The Core of the Copyfight

Over on the PHD-DESIGN mailing list, Lars Albinsson asked, “In Sweden there is a huge debate on copyrights vs sharing on the Internet. (Swedes managed to both start the Pirate Bay, allegedly the leading peer-to-peer service, as well as introduce very strong regulatory legislation against it.) The trail of the pirate bay people this spring was one of the most internationally covered events in Sweden for years. The pirate lobby also started a political party and managed to get a seat in the European Parliament. There are mainly two sides in Sweden; roughly summed up as: Mainly record companies and some artists claim that the creative industry is dying because of internet piracy; and Other artists, many “intellectuals” and IT industry people claim the internet offers huge potential for creative businesses and people. What are the thoughts on the list about this issue (or issues)?”

As I see it, there are three sides to the “copyfight”: The public, the authors/artists, and the publishers.

Computer networks are built to share data, and the public Internet is the ultimate publishing system. Trying to prevent the public sharing data over the Internet is impossible, unless you create an intrusive police state.

Copyright conceptually starts with everything published being in the public domain. The public then grant authors a limited time monopoly over some aspects of published works in order to encourage publication. Authors do not have a natural right to control their work, this control is granted to them by the public so that the public may benefit. Note that the phrase “intellectual property” is designed to confuse this, suggesting that authors have natural rights akin to physical property rights, and lumping together laws which have almost nothing in common (patents, copyrights, trademarks, database rights, attribution rights, etc). That phrase must be avoided to have a meaningful discussion of the issues it is associated with.

The public used to trade away its natural right to copy published works to encourage the publication of more works, when it didn’t have widespread copying machines. Now that computer networks are here, the copyright bargain makes less sense for most of the public, and it seems they would rather have file sharing - even if this means that there are less works being published, which can not be assumed, although it is asserted by publishers.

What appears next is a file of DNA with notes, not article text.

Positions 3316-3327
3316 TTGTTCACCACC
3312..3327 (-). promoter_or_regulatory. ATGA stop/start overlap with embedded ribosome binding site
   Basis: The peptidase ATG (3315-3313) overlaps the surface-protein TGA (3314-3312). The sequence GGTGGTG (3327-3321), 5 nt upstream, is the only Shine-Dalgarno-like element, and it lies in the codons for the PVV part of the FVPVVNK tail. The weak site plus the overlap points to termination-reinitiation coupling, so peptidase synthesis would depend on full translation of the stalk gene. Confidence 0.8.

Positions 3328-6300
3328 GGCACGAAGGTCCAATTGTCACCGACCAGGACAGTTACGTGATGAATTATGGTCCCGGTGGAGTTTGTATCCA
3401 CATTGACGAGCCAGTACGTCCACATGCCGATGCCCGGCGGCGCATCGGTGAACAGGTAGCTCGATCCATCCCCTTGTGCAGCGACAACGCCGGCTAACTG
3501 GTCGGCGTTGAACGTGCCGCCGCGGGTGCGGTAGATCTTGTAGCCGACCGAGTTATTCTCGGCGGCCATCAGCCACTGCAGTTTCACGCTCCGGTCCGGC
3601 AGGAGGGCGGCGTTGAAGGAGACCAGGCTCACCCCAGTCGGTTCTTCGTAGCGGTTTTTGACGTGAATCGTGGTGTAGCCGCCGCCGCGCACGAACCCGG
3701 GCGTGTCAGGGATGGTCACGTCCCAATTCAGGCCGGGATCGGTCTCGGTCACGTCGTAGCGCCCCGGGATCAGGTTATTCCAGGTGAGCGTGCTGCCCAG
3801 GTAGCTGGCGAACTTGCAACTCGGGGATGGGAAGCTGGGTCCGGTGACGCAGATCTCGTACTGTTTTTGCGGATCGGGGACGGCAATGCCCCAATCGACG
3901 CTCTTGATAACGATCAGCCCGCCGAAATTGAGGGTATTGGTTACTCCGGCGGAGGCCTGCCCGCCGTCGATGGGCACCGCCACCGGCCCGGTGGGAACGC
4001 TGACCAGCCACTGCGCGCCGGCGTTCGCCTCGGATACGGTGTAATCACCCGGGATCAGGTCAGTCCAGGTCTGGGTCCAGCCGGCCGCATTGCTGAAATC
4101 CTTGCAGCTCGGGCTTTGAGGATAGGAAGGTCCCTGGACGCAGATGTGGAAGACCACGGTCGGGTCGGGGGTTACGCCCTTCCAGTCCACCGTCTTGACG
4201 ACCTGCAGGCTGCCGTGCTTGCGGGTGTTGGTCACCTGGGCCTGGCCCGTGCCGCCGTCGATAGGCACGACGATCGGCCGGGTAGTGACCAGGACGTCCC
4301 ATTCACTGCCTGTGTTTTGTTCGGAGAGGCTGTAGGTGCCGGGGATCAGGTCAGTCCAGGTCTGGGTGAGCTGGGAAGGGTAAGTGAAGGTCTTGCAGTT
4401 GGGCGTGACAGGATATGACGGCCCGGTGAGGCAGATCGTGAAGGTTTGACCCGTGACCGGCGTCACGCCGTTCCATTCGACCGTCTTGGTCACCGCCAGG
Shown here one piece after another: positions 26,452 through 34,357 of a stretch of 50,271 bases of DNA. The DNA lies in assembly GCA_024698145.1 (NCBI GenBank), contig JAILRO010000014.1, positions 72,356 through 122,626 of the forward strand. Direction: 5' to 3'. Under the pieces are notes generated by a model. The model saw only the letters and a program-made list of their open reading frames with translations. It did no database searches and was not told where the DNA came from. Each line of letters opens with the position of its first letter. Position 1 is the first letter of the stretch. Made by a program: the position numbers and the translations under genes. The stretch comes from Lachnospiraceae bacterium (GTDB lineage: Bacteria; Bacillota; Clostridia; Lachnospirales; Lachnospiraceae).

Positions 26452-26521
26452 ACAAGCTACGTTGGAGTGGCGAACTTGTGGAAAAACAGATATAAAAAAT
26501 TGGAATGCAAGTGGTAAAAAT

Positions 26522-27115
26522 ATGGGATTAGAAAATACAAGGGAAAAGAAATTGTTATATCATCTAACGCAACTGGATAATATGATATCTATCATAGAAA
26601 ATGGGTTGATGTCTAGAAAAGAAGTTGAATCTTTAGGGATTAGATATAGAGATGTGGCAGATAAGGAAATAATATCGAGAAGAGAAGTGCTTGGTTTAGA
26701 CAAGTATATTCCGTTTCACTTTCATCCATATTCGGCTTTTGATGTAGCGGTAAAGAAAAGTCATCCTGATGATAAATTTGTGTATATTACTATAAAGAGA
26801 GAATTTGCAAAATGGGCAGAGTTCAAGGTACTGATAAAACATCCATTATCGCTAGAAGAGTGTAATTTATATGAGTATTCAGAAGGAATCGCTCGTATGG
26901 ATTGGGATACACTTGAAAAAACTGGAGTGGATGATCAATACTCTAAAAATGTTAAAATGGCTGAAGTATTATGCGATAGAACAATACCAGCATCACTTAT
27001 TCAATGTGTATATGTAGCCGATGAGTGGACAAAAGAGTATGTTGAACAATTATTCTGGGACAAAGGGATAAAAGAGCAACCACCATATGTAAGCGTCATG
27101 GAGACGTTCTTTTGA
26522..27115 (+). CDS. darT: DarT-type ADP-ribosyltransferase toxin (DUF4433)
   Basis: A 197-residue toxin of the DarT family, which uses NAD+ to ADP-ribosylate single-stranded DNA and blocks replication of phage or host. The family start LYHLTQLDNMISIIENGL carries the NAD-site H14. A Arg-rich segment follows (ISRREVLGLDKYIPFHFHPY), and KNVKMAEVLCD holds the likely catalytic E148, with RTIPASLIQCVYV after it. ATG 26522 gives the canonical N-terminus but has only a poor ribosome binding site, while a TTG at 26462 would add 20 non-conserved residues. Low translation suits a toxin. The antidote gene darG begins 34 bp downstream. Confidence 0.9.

Generally the political process of western democracies is dominated by corporate interests, and in this area, by publishing corporations. Therefore while the actions of the public support p2p file sharing, their governments have worked to support publishing companies. The Pirate Party is the end result of this; if the public are disenfranchised by corporate lobbyists enough about some issue, they will start political organisation to oppose the lobbyists.

So the question is, can authors/artists continue to make a living while allowing the public to share complete copies of their works, non commercially, on P2P networks? Or will the public taking back its right to share published works mean that great authors stop publishing new works and do something else?

In 2009 there is plenty of evidence that artists who are independent of publishers can make plenty of money when they respect their fan’s desire to file share; and indeed, there are examples of authors who assert they now make MORE money when the full texts of their novels are posted online.

This leaves little room for publishing companies, since artists are interfacing directly with the market over the net, and since the most famous authors and artists are contractually tied to publishers, as the publishers’ ship sinks, those artists who are going down with them have quite loud voices. However, famous artists are now actively leaving their publishers (Madonna, Radiohead, etc) and implementing the kind of mature and sophisticated “direct marketing” to monetise their works that newer artists who weren’t able to get publishing contracts have been perfecting.

Here in academia, the question is, can academics make a living while allowing the public to share complete copies of their articles, non commercially, on the web?

I suggest that they can.

A quick example: Orion Magazine just came to my attention today (having published an article - in full - about the Transition Towns movement, which I’ve recently started participating in) and the footer of each page explains: “Orion publishes six thoughtful, inspiring, and beautiful issues a year, supported entirely by our readers – we’re completely ad-free!”

Journalists and other professional authors will continue to exist, but their publishing companies and newspapers probably won’t. Many people are now professional bloggers, paid by donations directly sent by their readership and advertising.

(Many thanks to my friends Richard Stallman, who gave a speech titled “Copyright and Community in the Age of Computer Networks” at my undergraduate university in 2004 about these issues, and my dear departed friend Fravia who also practiced what he preached. Thanks also to the countless other thinkers associated with the copyfight who I do not personally know but whose works I have read :-)

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The The Core of the Copyfight by David Crossland, except the quotations and unless otherwise expressly stated, is licensed under a Creative Commons Attribution-Share Alike 3.0 Unported License.


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